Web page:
Spectator literary competition No. 2836

This week you are invited to come up with suitable collective nouns for the following: tweeters; hackers; hoodies; WAGs; environmentalists; bankers; MPs; contrarians. Entries to be emailed, please, to lucy@spectator.co.uk by midday on 19 February.

The recent call for extracts from the adolescent diary of a well-known public figure, living or dead, pulled in the punters. The overall standard was impressive and it tough boiling the entry down to just six. Those who were narrowly squeezed out include Pervez Rizvi, P.C. Parrish, Mark Shelton and John Whitworth — and I liked Ralph Rochester’s Baden-Powell doing battle with his raging libido. The winners below take £25 each. Shirley Curran nabs the bonus fiver.

Shirley Curran/Henry James

This morning I awoke with a dilemma often faced, I imagine, by other young men who will one day become famous literary figures. Which side of the bed ought I to arise from? A matter of no small import, as this choice is a deliberate selection, not rashly to be made, which is likely to influence the entire course of one’s day. I picked up my diary to see if there were any helpful precedents: during the last week, I discovered, I had departed from my nocturnal abode three times from the left and four times from the right. Should I therefore follow the right side trend, or seek to redress the balance, and rise from the left? To strengthen myself to make a rapid and satisfactory choice, I rang the hand bell to ask for tea and a lightly poached egg on toast.

Bill Greenwell/William Hague

I have been writing out the lyrics of ‘Tiger Feet’ by Mud. They are certainly apposite as far as my political aspirations are concerned: Well that’s right That’s right That’s right That’s right… I have been practising dance moves in my bedroom so that I do not look a prat at the school disco. However, the lyrics (although not the moves) may allow me some witty barbs at the debating society.

Some feebler types at school today had sore heads. I do not understand how someone born and bred in Yorkshire can feel any the worse for wear after drinking two and a half 15 pints. When I become a member of parliament, I will fit in, as I gather they are not only thinkers but drinkers. I would argue that the experience of behaving like a working man on a Friday night will stand me in good stead.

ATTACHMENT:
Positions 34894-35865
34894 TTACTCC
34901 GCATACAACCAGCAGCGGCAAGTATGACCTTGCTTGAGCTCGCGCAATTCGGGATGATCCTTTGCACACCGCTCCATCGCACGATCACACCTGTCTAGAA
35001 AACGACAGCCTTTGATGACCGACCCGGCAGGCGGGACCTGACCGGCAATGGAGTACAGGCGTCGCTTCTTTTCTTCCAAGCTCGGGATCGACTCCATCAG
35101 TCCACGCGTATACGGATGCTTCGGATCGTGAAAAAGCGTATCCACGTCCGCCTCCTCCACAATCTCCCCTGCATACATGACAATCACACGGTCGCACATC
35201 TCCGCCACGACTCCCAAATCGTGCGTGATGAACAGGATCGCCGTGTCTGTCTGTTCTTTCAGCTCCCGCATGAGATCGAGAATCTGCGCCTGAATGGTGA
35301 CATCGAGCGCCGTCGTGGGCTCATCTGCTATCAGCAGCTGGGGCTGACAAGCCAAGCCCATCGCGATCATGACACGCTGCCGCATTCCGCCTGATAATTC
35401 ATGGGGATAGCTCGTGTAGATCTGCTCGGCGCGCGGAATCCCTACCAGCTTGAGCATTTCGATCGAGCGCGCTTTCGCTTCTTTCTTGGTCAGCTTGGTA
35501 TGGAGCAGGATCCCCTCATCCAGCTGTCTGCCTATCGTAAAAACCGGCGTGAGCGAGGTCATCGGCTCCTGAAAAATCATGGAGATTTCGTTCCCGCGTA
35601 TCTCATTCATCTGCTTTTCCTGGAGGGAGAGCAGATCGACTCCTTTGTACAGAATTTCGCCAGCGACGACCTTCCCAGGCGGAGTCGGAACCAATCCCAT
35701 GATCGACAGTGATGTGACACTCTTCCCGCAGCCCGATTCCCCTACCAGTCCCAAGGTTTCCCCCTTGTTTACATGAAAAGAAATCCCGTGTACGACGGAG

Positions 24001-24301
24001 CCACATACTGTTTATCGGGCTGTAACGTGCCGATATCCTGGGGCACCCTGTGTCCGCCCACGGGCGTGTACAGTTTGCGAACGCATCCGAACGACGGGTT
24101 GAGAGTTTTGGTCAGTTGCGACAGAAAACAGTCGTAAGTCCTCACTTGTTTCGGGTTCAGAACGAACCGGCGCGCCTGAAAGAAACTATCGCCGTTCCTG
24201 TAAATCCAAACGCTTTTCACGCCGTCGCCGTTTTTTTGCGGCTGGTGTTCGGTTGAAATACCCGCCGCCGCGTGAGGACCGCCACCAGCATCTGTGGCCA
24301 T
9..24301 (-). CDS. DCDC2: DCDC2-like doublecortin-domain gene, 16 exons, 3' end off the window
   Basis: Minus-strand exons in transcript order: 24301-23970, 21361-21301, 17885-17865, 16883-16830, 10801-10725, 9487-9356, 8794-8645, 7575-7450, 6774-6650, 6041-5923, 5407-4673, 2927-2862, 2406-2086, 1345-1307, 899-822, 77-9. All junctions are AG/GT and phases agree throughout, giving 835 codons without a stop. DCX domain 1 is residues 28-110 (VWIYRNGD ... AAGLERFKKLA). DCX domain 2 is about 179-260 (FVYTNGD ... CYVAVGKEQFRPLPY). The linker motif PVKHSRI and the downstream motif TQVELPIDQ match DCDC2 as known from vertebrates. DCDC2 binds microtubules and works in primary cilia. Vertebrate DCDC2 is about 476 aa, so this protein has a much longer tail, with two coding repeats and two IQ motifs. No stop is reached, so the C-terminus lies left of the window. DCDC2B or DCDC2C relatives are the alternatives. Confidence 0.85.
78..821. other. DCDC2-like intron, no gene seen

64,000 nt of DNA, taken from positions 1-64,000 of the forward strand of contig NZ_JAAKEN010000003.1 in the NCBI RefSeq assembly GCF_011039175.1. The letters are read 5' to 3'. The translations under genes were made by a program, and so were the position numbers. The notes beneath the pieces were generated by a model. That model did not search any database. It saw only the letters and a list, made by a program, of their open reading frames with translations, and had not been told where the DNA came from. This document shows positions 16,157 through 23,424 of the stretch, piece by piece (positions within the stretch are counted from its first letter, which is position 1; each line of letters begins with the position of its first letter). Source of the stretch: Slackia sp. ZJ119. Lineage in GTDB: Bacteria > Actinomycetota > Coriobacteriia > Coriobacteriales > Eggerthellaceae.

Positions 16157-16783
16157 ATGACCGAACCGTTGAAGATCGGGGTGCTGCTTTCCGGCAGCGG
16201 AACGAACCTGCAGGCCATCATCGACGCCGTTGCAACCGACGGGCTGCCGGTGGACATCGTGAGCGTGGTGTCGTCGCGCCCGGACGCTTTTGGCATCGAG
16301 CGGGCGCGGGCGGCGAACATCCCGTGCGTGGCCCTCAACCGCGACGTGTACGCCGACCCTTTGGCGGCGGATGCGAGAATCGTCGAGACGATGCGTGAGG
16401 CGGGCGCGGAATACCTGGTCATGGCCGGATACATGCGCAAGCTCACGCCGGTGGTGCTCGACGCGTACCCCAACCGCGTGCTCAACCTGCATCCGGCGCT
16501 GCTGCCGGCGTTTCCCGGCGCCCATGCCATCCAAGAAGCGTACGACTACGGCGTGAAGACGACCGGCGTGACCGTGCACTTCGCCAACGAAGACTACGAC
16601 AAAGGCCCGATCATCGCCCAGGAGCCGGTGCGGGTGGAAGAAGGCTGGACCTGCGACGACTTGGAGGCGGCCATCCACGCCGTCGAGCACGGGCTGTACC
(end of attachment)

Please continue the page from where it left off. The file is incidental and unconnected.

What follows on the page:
Frank Osen/J.D. Salinger

My lousy roommates found my dumb diary again. God, I hate that. But what kills me, if you really want to know, is those goddam phonies aren’t even sore about reading what phonies they are. Instead, they told the other guys at school what a grand writer I am and all sorts of David Copperfield crap about my life, and now even the snooty old headmaster thinks I’m some kind of hotshot, like the goddamn Book-of-the-Month club or something. God, it makes me depressed just thinking about this place; you’ve never seen so many damn phonies in your life. Anyway, I stashed the diary where I hid Ackley’s toenail clippers. Now I only write when I’m alone, with the stupid door locked, which is most of the time, actually. Sometimes, when guys are outside in the hall, I’ll just pretend I’m writing and all. That kills me, it really does.

Noel Petty/Isaac Newton

I loathe this schoole. Today the master delivered back my work, as he would saie corrected, as I saie defac’d in red with his iudicium ‘Shew your workinges’. Wherefore should I shew them, when he will onlie steal my methods & crie them up for his owne? In this schoole we sit close packt, so that anie body can spie on me. I hate them.

At breake a boy by the window saw a procession of girls from Miss Pendleton’s Academie. All but I crowded the window, the littel boys climbing on the shoulders of the giants to see further (memorandum: nota bene) but at leaste I could work awhile without looking over my shoulder.

When I goe to Cambridge I will have my owne room where no bodie will be allowed in to see what I am doing & I will not tell them. It is the onlie waie.

Josh Ekroy/Nick Clegg

Played squash against Cornish in the Inter-House Finals this afternoon and got thrashed. Didn’t score a single point. Felt completely exhausted and very depressed by the whole experience. Have let the House down terribly, particularly as I made a prediction in the House Room in front of a lot of juniors that I would win easily. Went to apologise to the Housemaster. He didn’t seem to hear me, or pretended not to. I suggested that next year we could team up with Head’s House and that way we could easily beat all the other Houses, but he merely said, ‘another of your pathetic compromises, Clegg’. Then he wanted to know why I was charging 20p for Senior Buns when I had said they would be free at the last monitor’s meeting. I had to apologise for that too and donate all the money to matron’s Donkey Sanctuary Fund.

Mae Scanlan/Dr Seuss

Monday: This is Monday. Mother made poached eggs and toast and marmalade. In school I learned arithmetic, but all those numbers made me sick. I told the teacher math’s a drag, and then went home and played some tag.

Tuesday: I ate my eggs, then went to school, and told Pierre he was a snule. ‘A snule?’ he asked, ‘and what is that?’ I answered ‘Something like a thnat.’

Wednesday: Today in school Miss Jenkins drew a picture of a cockatoo. I said to her, ‘It seems to me that looks more like a cockathree.’ She didn’t even crack a smile. That classroom can be quite a trial.

Thursday: The teacher asked ‘Exactly who discovered gold?’ I said ‘The sploo.’ ‘You made that up!’ Miss Jenkins scolded. ‘No,’ I said. ‘Not me. Nicole did.’ ‘Come with me,’ said Gloom-and Doomer. No one has a sense of humour.

Tags: Literary competition